While it is formula driven in the Cook tradition, it's still an interesting read and poses some thoughtful questions.

A great book for those who like thrillers, medical mysteries or those who just need something to escape  tedium  during an airplane flight or on vacation.

Sunday, August 10, 2008

THE FIRE, Katherine Neville

Sometimes just as you awaken, for an instant you see the threads of wisdom and knowledge that flow through the universe linking the past and future of mankind. It is as if you suddenly have the key to enlightenment. That was the feeling I had time and again when I read Katherine Neville’s first novel, THE EIGHT.

I found the book so incredible that I kept wondering how she came up with her ideas – how did she manage to translate those few, rare moments into a book that captured the imagination as it traveled from present day to the French Revolution, linking the past and present so seamlessly through puzzles, clues, games and the forces of good and evil?

I had stumbled upon the book when it first came out and soon found myself recommending it to friends so we could discuss it. THE EIGHT also provided the impetus to form a book club and was of course the first book we ever read and discussed as a group.

So, after more than 20 years, Neville has continued the story and of course “the game” that started in THE EIGHT with her new book, THE FIRE. Drawing from historical references and time periods as well as from the present day, Neville has written another stunning novel for those with inquiring minds.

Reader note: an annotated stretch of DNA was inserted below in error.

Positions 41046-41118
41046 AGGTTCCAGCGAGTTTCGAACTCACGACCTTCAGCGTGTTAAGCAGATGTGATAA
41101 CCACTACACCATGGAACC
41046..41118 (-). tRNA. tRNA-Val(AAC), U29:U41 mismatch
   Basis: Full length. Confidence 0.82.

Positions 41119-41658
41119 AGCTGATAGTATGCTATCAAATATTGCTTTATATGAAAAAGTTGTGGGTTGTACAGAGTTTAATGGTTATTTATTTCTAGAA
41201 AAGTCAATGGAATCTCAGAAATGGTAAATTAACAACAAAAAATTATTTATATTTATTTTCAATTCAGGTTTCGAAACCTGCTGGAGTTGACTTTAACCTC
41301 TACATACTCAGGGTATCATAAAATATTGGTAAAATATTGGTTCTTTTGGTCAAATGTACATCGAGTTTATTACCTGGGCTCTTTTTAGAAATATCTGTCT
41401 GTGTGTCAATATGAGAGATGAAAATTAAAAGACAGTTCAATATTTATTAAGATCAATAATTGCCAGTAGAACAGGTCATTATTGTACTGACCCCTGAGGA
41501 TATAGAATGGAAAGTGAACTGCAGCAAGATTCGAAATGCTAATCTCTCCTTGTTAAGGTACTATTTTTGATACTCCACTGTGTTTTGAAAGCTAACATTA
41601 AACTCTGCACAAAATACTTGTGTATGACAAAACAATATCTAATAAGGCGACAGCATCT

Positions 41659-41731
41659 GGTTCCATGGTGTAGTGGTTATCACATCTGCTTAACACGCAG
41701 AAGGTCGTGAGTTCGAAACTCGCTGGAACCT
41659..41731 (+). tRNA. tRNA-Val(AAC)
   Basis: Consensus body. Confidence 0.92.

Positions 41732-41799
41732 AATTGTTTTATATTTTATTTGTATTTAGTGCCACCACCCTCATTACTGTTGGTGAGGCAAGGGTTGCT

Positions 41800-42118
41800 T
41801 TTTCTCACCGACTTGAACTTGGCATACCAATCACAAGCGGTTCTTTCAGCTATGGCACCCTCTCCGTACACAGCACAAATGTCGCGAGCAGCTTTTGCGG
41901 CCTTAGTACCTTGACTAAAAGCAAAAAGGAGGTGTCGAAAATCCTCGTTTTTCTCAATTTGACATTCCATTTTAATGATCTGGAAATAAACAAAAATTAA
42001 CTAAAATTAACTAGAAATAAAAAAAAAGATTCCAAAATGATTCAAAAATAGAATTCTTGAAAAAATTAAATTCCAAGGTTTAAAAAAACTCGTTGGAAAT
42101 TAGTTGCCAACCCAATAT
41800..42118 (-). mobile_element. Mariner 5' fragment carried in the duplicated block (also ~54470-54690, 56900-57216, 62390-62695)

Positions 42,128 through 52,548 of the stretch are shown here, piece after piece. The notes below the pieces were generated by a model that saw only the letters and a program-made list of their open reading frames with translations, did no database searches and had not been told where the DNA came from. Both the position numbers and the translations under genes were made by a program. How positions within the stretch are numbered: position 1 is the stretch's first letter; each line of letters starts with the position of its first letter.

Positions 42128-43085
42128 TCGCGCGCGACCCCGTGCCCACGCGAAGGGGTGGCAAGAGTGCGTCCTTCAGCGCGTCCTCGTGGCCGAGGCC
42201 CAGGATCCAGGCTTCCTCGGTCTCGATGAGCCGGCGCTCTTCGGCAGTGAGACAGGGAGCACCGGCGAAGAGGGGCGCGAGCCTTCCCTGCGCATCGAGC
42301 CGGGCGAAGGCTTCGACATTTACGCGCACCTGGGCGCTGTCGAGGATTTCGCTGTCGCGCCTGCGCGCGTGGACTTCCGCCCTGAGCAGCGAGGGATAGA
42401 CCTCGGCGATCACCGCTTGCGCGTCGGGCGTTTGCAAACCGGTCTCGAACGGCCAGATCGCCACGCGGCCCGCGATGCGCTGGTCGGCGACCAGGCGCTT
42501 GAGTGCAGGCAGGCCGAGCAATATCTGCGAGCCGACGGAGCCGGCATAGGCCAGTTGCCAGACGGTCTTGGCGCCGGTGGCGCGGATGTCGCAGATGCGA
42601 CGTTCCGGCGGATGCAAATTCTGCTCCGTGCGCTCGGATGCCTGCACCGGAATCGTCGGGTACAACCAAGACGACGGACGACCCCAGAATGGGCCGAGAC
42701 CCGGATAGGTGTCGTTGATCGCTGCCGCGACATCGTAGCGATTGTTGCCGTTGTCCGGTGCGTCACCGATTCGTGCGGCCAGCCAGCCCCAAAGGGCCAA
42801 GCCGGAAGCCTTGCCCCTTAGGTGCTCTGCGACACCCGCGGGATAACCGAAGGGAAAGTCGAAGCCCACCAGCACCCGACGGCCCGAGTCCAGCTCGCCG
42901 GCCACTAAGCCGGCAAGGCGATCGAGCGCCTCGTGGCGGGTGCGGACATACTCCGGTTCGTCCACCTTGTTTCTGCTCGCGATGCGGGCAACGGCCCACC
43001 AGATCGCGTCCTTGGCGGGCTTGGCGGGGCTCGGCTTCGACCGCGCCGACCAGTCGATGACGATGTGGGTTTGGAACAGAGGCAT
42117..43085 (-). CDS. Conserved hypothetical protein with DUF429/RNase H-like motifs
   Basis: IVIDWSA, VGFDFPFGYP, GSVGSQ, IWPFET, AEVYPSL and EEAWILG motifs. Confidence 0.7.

THE FIRE centers on Alexandra Solarin, daughter of Catherine Velis the main character from THE EIGHT. A former child chess prodigy who quit playing after a traumatic incident in her youth, Alexandra is living a quiet, uneventful life in Washington, DC but has a series of adventures that catapult her from the safety of life as a sous chef to the middle of “the game” and the frantic search for her missing mother.

This being a Neville novel, Cat Velis has left her daughter a series of riddles and clues to discover and decode based on mystical chess set. Alexandra is now playing a life and death game with terrifying consequences that reach across the centuries to the Ottoman Empire, and involve such well known figures as Lord Byron, George Washington and Catherine the Great.

A White Queen, a Black Queen, a chessboard, links to Islam, references to current events such the war in Iraq, and many gambits keep the reader guessing about the truth of the chess set. Pay attention because the large cast of characters, many historical shifts, and abundance of information may cause overload but also keeps the reader captivated.

If you like puzzles from sudoku to cryptograms, are intrigued by history, enjoy quirky but believable characters (the kind of people you’d love to claim you’ve met), and if you loved THE EIGHT, then get this book. If you just want something interesting to read, get this book. You don’t have be a devotee of THE EIGHT to enjoy it (but you should read it anyway).

You’ll finish THE FIRE, ponder it and want to discuss it with friends because it so much more than just a novel. It is another book for inquisitive minds and readers who like mystery, romance, suspense, history, and imaginative writing all in one book. Buy it October 14. You won’t be disappointed in playing “the game” once again because this book like THE EIGHT, is a chance to discover a little bit of enlightenment from the mind of Katherine Neville.